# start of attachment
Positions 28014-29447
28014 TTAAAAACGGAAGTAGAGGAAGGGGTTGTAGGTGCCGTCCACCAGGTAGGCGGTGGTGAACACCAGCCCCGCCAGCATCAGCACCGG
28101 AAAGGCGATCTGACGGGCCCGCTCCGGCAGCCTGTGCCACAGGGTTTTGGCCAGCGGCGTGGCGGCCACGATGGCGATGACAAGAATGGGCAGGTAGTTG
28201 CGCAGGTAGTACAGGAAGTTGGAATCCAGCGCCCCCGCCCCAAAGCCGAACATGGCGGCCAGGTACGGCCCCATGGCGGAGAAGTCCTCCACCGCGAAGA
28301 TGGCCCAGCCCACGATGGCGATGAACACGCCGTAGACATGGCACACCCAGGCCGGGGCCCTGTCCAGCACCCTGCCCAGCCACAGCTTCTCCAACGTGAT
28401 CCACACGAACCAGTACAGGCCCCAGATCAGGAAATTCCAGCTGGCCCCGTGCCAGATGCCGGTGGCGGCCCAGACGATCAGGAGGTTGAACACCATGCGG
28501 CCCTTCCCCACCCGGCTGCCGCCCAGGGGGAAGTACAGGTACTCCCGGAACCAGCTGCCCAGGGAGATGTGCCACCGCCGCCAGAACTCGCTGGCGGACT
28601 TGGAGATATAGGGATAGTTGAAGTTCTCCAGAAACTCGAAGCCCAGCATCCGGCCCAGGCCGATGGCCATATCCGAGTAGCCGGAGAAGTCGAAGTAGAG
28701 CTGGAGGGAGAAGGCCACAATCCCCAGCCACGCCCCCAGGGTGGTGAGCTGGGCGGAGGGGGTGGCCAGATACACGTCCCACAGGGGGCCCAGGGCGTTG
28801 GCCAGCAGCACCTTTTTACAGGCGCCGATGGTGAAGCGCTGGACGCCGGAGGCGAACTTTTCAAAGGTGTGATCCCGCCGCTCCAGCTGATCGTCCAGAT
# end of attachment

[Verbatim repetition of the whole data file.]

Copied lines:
Positions 28014-29447
28014 TTAAAAACGGAAGTAGAGGAAGGGGTTGTAGGTGCCGTCCACCAGGTAGGCGGTGGTGAACACCAGCCCCGCCAGCATCAGCACCGG
28101 AAAGGCGATCTGACGGGCCCGCTCCGGCAGCCTGTGCCACAGGGTTTTGGCCAGCGGCGTGGCGGCCACGATGGCGATGACAAGAATGGGCAGGTAGTTG
28201 CGCAGGTAGTACAGGAAGTTGGAATCCAGCGCCCCCGCCCCAAAGCCGAACATGGCGGCCAGGTACGGCCCCATGGCGGAGAAGTCCTCCACCGCGAAGA
28301 TGGCCCAGCCCACGATGGCGATGAACACGCCGTAGACATGGCACACCCAGGCCGGGGCCCTGTCCAGCACCCTGCCCAGCCACAGCTTCTCCAACGTGAT
28401 CCACACGAACCAGTACAGGCCCCAGATCAGGAAATTCCAGCTGGCCCCGTGCCAGATGCCGGTGGCGGCCCAGACGATCAGGAGGTTGAACACCATGCGG
28501 CCCTTCCCCACCCGGCTGCCGCCCAGGGGGAAGTACAGGTACTCCCGGAACCAGCTGCCCAGGGAGATGTGCCACCGCCGCCAGAACTCGCTGGCGGACT
28601 TGGAGATATAGGGATAGTTGAAGTTCTCCAGAAACTCGAAGCCCAGCATCCGGCCCAGGCCGATGGCCATATCCGAGTAGCCGGAGAAGTCGAAGTAGAG
28701 CTGGAGGGAGAAGGCCACAATCCCCAGCCACGCCCCCAGGGTGGTGAGCTGGGCGGAGGGGGTGGCCAGATACACGTCCCACAGGGGGCCCAGGGCGTTG
28801 GCCAGCAGCACCTTTTTACAGGCGCCGATGGTGAAGCGCTGGACGCCGGAGGCGAACTTTTCAAAGGTGTGATCCCGCCGCTCCAGCTGATCGTCCAGAT